If you’re planning a family outing or a picnic with friends, you’ll find the perfect spot among the park’s covered picnic areas. Spread out a blanket, unpack a delicious meal, and relish the idyllic surroundings. Green Valley Park provides ample space for everyone to relax, unwind, and create lasting memories.

Parking is a breeze at Green Valley Park, with plenty of free parking available for visitors. And here’s another great thing about this park: there’s no admission fee! You can enjoy all the park’s amenities and activities without any additional cost.

During the warmer months, Green Valley Park truly comes alive with live music performances and other exciting events. Keep an eye on the park’s schedule to catch some unforgettable entertainment while immersing yourself in the enchanting ambiance of the park.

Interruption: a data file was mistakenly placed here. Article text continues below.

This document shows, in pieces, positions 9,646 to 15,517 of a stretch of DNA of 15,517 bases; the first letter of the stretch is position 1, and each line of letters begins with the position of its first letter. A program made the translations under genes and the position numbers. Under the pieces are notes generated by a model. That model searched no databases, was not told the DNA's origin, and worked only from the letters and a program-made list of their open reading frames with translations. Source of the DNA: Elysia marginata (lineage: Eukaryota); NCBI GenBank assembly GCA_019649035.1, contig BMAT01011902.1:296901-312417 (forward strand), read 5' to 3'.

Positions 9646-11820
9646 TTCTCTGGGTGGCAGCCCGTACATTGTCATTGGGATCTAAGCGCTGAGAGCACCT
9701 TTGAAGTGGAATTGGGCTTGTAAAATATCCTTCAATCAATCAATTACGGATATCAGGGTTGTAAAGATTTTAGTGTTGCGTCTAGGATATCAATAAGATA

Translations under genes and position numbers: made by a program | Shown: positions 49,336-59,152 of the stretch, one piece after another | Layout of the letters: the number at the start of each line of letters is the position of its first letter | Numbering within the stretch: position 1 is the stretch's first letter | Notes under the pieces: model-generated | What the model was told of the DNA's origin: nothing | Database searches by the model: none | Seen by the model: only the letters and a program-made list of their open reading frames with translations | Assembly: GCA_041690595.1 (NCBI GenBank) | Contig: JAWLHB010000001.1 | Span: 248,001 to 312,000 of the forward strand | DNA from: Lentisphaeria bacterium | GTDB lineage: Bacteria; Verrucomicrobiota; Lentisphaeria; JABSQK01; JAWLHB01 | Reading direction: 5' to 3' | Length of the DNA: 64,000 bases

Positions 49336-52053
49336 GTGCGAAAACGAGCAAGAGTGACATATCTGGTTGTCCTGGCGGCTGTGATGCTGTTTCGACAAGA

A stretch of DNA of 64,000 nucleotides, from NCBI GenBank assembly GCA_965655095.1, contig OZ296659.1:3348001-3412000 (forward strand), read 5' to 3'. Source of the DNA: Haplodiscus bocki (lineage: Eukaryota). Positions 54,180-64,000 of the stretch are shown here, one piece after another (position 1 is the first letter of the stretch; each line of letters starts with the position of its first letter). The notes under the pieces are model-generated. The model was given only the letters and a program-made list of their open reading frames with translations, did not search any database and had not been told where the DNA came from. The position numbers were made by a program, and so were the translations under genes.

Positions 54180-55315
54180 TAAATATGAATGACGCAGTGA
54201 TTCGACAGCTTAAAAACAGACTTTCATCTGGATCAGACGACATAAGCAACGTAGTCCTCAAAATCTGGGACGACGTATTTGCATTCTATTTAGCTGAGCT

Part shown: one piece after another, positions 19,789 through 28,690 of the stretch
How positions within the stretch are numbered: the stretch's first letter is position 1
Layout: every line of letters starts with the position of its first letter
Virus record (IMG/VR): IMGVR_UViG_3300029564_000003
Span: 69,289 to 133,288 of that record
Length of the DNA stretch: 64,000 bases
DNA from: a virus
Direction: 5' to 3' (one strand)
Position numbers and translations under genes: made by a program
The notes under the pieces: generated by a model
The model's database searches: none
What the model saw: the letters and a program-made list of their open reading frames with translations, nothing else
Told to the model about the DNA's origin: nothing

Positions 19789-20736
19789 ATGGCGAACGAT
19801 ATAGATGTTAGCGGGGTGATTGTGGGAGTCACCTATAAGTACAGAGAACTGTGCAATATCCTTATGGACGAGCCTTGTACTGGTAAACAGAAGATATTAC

5. Mazatzal Wilderness Area

Mazatzal MountainsSource: Carubery / shutterstock
Mazatzal Mountains

Just an hour northeast of Phoenix, near Payson, lies the magnificent Mazatzal Mountains. It’s fascinating to learn that these mountains were known as ‘the place with many deer’ in the language of the Native Americans who once called this area home.

As you explore the Mazatzal Mountains, you’ll discover that its highest peak reaches nearly 8,000 feet, offering breathtaking vistas and a haven for diverse wildlife. Among the towering trees and rugged terrain, you may encounter deer gracefully roaming the land, while hundreds of species of birds fill the air with their melodious songs. It’s not uncommon to spot bears, mountain lions, and coyotes too, adding to the wild allure of this remarkable place.